This idea of an “always on, always connected” device does seem a little big brother-ish, but there are definitely some benefits that come with it. For example, we are already seeing smarter thermostats, like Nest, that allow us to remotely control the temperature of our homes. We also have appliances and cars with internet connectivity, that can learn our behavior, and act on their own to provide us with greater functionality. However, while this is an accelerating trend with already many objects on the market, there are still a number of challenges facing IoT, which will continue to hinder its progress and widespread adoption.

Security

It seems as if every discussion surrounding networks and the internet is always followed by a discussion on security. Given the recent publicity of damaging security breaches at major corporations, it’s hard to turn a blind eye to the dangers of more advanced cyber attacks. There’s no hiding the fact that the introduction of IoT will create a number of additional vulnerabilities that’ll need to be protected. Otherwise, these devices will simply turn into easy access points for cyber criminals. Given that IoT is new technology, there aren’t a lot of security options designed specifically for them. Furthermore, the diversity in device types makes uniform solutions very difficult. Until we see greater security measures and programs designed to handle IoT devices, many will remain hesitant to adopt them for personal and professional use.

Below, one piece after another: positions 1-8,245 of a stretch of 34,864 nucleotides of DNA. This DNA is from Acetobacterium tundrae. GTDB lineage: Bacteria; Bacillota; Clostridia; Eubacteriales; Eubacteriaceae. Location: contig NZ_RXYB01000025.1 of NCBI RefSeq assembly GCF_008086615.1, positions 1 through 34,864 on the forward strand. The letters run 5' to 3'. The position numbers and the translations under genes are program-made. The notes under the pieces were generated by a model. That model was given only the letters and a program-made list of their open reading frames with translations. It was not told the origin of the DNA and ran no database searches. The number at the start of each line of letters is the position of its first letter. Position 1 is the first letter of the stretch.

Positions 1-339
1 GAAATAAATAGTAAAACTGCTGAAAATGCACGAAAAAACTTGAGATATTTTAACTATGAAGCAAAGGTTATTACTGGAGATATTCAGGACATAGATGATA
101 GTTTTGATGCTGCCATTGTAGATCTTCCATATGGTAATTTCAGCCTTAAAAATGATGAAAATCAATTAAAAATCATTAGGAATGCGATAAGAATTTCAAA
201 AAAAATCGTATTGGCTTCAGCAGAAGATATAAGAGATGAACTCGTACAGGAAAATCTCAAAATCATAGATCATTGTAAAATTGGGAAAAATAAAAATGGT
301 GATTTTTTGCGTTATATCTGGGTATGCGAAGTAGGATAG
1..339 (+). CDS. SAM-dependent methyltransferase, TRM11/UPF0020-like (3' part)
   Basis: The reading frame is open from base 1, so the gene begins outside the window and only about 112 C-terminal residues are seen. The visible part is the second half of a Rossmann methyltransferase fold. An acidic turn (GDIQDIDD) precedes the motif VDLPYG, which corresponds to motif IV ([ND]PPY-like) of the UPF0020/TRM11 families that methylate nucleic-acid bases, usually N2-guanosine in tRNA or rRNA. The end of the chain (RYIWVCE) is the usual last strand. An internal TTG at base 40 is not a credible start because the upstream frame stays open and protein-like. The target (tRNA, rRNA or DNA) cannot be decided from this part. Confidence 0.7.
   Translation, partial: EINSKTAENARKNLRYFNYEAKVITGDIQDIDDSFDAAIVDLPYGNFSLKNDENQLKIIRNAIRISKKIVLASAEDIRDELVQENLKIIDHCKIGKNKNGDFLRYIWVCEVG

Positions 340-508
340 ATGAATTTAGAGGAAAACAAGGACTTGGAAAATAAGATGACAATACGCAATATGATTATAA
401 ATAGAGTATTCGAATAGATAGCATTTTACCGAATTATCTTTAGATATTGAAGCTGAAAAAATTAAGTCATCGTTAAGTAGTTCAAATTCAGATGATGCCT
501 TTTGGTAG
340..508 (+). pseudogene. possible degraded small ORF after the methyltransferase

Privacy

On the coattails of security comes privacy. One of bigger debates in this age of data is who actually owns the data being created. Is it the users of these devices, the manufacturers, or those who operate the networks. Right now, there’s no clear answer. Regardless, while we are left arguing who owns what information, these devices are tracking how we use them. Your car knows which route you take to work, and your home knows what temperature you prefer in the mornings. In addition, when you consider that almost everything requires an online profile to operate these days, there can be a tremendous amount of private information available to many different organizations. For all we know, our televisions are watching us as we watch our favorite shows, and sending that information to media companies.

Interoperability